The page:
Homeworx HW-150PVR, Support and Discussion - Page 52 - AVS Forum
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post #1531 of 1550 Old 11-11-2014, 01:19 PM
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Can use as VCR replacement?

Can you use this as a VCR replacement?

What I'm asking is can I send a signal from the cable box to this to record programming?
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post #1532 of 1550 Old 11-11-2014, 01:34 PM
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Quote:
Originally Posted by KingJunior View Post
Can you use this as a VCR replacement?

What I'm asking is can I send a signal from the cable box to this to record programming?
No. The homeworx can only record channels that it tunes. If you have any clear QAM channels it may be able to tune those with firmware you have to request from mediasonic. But that is hit and miss as well. But no to your specific question.
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post #1533 of 1550 Old 11-11-2014, 02:40 PM
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As jprc said, no. If this device had a analog as well as digital tuner you could record the channel 3/4 analog output of your cable box, unfortunately for you this box lacks a analog tuner and audio/video inputs.
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post #1534 of 1550 Old 11-14-2014, 09:05 PM
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Sorry to jump in here with a question that maybe has been answered in one of the many pages of discussion about this Homeworx 150...


I just bought one of these things - to use as an ATSC converter (not as a PVR). I bought this because it has component output (not just crappy composite out like many convertors). So I can watch OTA tv on my 14-year-old Sony Wega TV.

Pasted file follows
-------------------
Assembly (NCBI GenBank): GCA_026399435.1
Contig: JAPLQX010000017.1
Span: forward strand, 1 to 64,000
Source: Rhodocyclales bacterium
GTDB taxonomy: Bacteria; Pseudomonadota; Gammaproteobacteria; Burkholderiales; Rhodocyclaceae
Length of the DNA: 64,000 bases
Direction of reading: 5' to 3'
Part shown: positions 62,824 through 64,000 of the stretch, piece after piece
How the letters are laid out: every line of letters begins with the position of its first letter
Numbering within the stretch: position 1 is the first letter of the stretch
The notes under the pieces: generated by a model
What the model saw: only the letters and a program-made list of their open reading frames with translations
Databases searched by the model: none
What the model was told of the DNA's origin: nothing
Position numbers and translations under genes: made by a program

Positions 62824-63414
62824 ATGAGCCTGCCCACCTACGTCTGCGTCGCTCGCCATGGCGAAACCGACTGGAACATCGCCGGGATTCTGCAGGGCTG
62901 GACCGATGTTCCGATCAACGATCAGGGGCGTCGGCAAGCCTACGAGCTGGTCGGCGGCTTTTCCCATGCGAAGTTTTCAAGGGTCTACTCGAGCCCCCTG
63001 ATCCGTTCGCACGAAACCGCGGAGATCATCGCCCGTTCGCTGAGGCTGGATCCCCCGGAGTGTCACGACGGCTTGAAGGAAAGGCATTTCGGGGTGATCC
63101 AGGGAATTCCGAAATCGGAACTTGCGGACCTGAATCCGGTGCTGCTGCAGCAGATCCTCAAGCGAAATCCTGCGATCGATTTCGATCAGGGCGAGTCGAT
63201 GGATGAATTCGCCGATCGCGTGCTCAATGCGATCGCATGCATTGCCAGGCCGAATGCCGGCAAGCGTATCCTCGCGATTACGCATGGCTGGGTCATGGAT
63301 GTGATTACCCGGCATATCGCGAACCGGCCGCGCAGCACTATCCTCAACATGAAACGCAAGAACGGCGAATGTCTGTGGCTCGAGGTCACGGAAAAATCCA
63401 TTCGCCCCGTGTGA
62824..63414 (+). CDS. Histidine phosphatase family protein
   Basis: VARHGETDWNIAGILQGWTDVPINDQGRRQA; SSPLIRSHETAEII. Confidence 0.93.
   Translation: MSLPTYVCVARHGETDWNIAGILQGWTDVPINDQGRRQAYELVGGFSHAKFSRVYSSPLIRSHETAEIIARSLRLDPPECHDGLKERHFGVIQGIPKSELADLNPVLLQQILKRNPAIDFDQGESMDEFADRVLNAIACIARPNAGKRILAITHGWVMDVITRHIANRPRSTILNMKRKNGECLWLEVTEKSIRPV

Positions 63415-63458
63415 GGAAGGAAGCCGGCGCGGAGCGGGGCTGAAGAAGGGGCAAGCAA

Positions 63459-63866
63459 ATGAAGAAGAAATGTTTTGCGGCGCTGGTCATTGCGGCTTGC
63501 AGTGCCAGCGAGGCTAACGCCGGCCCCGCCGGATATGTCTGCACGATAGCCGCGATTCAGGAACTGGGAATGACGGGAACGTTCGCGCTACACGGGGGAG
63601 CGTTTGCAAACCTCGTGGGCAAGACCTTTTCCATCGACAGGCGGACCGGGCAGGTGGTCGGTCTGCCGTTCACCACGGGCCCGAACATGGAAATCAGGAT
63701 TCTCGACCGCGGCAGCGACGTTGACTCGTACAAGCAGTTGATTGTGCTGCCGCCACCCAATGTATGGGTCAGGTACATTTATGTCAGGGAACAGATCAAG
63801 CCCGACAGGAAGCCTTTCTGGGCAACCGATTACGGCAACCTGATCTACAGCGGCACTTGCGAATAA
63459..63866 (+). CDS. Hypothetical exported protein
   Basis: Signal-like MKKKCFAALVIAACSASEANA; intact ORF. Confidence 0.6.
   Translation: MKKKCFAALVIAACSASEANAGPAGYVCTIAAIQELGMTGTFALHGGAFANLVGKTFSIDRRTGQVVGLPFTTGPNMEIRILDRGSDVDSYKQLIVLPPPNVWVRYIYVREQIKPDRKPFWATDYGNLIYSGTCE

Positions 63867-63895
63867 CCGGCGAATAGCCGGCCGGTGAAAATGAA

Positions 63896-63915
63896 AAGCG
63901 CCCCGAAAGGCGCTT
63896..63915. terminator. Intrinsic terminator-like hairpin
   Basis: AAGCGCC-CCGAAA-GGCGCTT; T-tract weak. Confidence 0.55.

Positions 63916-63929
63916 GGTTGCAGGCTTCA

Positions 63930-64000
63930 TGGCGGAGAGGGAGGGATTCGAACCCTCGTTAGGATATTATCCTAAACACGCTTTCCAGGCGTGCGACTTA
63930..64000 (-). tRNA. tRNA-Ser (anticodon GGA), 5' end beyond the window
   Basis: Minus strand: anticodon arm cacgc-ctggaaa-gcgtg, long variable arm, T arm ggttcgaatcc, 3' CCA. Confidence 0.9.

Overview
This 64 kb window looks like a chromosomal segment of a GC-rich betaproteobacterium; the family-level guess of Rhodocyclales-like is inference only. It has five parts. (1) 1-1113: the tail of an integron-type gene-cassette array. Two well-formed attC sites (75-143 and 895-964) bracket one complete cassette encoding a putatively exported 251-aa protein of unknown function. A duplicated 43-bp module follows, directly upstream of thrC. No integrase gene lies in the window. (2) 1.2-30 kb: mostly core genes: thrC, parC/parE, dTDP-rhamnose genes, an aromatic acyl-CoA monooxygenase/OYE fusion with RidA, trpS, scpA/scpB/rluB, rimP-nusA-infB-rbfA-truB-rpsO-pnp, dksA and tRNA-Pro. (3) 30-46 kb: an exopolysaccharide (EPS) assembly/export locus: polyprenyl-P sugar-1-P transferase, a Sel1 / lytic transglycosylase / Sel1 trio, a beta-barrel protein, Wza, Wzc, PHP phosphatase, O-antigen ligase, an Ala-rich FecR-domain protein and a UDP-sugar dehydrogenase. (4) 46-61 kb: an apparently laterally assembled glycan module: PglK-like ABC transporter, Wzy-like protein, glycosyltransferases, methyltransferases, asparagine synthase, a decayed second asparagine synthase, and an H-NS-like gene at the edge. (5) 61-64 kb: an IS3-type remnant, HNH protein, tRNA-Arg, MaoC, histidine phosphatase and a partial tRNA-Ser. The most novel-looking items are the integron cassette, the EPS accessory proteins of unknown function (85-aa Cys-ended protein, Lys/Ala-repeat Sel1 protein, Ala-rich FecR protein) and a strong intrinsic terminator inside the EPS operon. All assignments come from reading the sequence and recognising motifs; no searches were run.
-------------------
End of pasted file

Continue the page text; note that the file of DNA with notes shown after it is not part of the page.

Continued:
What I don't know is - what is the general consensus regarding the tuner sensitivity in this product? Because the one I have sucks. Really badly. Where I live (an area of SW-Ontario that is badly served by OTA service) my 5-year-old Samsung digital TV can pick up about 10 stations with my outdoor antenna. This Homeworx, when given the same antenna connection, can only pick up 3, and all of those have poor reception (on the signal-strength scale). Even though I'm just 1 mile from the transmit tower of one of them (!).


So did I just get a bad unit? Should I return it for another one? Or is this just how they are?
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post #1535 of 1550 Old 11-15-2014, 08:03 AM
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I purchased what looks to be a new (not refurbished) Homeworx HW-150PVR yesterday, and if my unit is any example, then these boxes have terrible receivers that can barely pick up any OTA broadcasts. I live in a poor area for receiving OTA stations as it is. My 6-year-old Samsung flatscreen TV can pick up about 10 stations from my outdoor antenna. When I connect that same antenna to the Homeworx, it can tune into only 3 of them - with very bad signal strength readings even though I'm only 1 mile from the transmit tower of one of them.


Is my experience typical? Am I wasting my time returning this unit for another one?
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post #1536 of 1550 Old 11-15-2014, 11:51 AM